Spring perch fishing heats up on St. Mary’s River
Perch fishermen waste no time getting their boats in the water once the ice is gone from the St. Mary’s River.
At this writing, the ice is not completely gone, but enough of it has retreated and broken up to allow the careful angler to search for perch while dodging icebergs.
We usually dress as if we are going ice fishing, even though the water is open. I’ve been known to wear my neoprene chest waders, which keep me plenty warm while bouncing along in my small aluminum boat.
The best fishing is yet to come, but you can really catch some nice fish just as the ice is going out.
Most of the fishing is done in the usual places you would expect to find perch at this time of year – shallow water, less than 8 feet, which warms up quickly. The fish are in there to spawn and find food.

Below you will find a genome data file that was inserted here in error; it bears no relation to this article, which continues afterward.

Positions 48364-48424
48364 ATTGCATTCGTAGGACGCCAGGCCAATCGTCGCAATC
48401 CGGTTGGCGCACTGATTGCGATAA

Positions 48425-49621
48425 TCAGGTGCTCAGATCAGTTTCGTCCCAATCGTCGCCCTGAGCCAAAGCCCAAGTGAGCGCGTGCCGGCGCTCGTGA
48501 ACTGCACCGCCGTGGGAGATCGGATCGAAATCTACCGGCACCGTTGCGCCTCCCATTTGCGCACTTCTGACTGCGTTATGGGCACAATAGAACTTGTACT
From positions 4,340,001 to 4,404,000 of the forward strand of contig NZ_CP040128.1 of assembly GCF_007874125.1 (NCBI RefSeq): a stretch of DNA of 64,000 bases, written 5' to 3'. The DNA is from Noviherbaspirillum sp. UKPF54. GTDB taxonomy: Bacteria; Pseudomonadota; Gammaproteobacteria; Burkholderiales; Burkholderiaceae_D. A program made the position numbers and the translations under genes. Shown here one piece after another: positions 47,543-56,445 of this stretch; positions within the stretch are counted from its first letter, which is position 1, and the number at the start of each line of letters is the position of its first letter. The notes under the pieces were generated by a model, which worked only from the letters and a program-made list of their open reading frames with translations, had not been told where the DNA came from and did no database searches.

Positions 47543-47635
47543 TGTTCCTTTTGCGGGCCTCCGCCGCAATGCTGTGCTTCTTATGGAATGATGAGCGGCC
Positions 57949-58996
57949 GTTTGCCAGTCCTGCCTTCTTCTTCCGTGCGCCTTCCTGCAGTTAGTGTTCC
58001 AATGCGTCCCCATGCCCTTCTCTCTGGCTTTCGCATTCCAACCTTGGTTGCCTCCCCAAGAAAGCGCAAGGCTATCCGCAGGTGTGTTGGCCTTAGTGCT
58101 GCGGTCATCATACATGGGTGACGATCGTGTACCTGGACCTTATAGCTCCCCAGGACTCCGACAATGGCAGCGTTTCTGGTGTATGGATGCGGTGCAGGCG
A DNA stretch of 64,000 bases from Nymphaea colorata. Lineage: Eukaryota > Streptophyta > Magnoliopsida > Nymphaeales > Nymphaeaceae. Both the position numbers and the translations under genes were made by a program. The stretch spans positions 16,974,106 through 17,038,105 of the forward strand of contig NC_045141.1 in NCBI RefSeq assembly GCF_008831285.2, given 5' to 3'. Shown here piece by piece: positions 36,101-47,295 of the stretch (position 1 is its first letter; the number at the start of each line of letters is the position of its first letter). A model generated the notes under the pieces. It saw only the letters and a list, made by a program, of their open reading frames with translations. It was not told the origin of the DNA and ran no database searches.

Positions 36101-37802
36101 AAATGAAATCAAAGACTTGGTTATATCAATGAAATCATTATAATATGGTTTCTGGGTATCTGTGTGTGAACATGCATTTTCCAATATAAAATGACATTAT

But we’ve found perch in deeper water at this time of year, too – sometimes as deep as 25 feet. I’m not sure if they’re spawning at that depth, although fisheries biologists tell me that perch will spawn anywhere the conditions are right, no matter how deep that may be.
Spawning or not, we know they’re hungry. They take our minnows readily and their stomachs are packed with small crayfish, mayfly larvae, minnows and small sculpin. Most of what we keep are in the 9- to 10-inch range – the best size for eating, in my opinion – but it’s not uncommon to catch 12-inchers. A buddy caught one a few years ago that was nearly 15 inches and he kept that one to get it mounted.
I’m looking forward to fishing for perch over the next several weeks.